About 10 years ago, I latched onto the concept of Gaussian Primes.
A Complex (or Gaussian) Prime works much the same way that a real-valued prime does. It has no divisors other itself and the unit element.
In the real numbers, the units are 1 and -1. In the Complex number system, the units are 1, -1, i, –i.
In order to tell if a complex number (a+bi) is prime, simply compute a²+b². If the result is a real-valued prime, then the original complex number (a+bi) is prime. The proof of this is actually pretty simple and interesting.
Today, in Intermediate Algebra, we were caculating some multiplication problems involving complex numbers.
One of these was (5-3i)(1+i)=8+2i
I noticed that the answer was factorable as 2(4+i) and then realized that these were two different factor pairs for the complex number 8+2i. That meant that I should be able to turn one factor pair into the other by shifting around the prime factors of the original number.
An example of this is that 24=6*4 and 24=3*8, so I can create one factor pair from the other by shifting a factor of 2.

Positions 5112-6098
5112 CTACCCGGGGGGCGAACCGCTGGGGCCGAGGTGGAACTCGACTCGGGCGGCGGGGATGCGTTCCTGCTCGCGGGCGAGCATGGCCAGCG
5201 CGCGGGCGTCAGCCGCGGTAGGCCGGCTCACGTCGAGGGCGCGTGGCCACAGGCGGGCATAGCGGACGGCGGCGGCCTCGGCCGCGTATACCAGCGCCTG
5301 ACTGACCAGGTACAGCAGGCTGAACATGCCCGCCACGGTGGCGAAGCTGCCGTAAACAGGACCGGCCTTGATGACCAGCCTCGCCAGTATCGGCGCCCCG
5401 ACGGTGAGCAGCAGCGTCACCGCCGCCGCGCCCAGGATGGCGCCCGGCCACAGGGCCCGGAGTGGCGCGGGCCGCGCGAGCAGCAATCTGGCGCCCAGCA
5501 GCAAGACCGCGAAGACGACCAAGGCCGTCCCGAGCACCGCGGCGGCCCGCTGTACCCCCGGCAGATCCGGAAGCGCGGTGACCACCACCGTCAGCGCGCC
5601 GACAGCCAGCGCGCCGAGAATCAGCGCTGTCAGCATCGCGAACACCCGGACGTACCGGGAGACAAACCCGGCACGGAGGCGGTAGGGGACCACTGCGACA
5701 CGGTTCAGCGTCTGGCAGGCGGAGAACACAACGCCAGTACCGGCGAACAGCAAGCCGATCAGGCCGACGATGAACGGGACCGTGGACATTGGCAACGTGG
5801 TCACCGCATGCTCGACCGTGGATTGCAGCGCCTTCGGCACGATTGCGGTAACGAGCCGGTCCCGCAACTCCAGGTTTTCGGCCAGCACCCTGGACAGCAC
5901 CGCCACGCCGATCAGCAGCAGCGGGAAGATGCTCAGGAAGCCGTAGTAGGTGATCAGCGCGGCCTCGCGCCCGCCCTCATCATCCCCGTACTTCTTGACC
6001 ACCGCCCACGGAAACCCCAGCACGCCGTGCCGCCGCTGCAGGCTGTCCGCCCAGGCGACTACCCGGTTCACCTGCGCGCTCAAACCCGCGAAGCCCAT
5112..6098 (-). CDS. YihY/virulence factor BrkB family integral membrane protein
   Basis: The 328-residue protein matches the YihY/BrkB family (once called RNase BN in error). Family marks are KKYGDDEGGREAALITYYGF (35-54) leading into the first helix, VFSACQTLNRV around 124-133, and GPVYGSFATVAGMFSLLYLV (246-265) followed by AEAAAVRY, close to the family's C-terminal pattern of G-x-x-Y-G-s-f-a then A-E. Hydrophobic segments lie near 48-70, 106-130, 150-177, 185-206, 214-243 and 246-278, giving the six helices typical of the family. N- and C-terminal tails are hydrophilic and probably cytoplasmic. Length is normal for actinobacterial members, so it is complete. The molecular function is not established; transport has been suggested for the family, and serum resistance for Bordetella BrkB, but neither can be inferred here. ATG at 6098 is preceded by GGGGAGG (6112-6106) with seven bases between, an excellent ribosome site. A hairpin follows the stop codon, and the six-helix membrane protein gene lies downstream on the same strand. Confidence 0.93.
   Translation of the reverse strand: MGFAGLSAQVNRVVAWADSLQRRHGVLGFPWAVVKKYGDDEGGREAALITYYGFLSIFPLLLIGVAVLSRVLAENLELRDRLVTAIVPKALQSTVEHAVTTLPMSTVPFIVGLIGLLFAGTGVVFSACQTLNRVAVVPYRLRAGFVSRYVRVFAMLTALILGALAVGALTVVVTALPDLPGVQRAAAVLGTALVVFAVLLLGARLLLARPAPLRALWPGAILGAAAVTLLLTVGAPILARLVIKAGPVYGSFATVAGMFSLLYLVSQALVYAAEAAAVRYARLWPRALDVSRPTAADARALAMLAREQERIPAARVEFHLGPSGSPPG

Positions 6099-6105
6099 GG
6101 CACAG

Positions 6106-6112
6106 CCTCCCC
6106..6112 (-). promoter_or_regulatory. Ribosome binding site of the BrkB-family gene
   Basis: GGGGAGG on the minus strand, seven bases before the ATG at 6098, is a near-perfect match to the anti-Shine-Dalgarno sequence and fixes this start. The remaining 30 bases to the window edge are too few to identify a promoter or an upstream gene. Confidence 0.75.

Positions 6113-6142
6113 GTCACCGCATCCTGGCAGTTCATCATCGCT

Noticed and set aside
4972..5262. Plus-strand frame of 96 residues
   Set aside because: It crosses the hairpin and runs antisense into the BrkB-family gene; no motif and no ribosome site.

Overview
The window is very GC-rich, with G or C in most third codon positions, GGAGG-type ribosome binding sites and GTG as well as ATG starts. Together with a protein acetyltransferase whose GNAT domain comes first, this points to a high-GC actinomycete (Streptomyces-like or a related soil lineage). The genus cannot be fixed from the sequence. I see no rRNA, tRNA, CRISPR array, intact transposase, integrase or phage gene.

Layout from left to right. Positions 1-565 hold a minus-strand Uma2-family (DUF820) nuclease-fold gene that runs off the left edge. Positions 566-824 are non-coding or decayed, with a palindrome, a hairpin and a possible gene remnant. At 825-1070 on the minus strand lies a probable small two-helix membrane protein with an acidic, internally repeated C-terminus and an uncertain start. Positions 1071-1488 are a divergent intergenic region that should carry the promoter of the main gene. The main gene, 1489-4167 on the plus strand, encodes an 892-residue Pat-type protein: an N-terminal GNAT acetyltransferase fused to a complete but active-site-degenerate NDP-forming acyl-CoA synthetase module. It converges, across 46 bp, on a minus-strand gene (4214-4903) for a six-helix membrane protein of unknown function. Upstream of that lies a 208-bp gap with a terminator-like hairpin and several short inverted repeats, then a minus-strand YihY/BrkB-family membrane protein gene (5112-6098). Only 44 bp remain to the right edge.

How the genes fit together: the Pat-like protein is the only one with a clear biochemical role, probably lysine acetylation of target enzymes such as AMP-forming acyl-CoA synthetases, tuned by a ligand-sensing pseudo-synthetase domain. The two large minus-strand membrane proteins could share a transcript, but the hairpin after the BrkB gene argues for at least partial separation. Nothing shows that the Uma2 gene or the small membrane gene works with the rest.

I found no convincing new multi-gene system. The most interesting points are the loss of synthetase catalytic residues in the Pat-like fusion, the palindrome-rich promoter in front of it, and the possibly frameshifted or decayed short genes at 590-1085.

In considering 6*4, if we look at the 6 as 3*2, then 6*4=(3*2)*4=3*(2*4)=3*8.
Pretty simple, in the real number system.
In the example we looked at in class today we said that
Now, I knew that 1+i is prime (because 1²+1²=2 which is prime) and I suspected that the 2 would factor into (1+i)(1-i), which would mean that 5+3i=(4+i)(1-i), which it does.
So the prime factorization of 8+2i is (1+i)(1-i)(4+i).
Each of these factors is prime and can be checked using the little trick of a²+b²=P.
Here’s a second problem, I’ll include the factorization below…
Find the prime factorization of 4+32i given that:
I mentioned earlier that the proof for this is simple and interesting. I’ll include it below as well… (more…)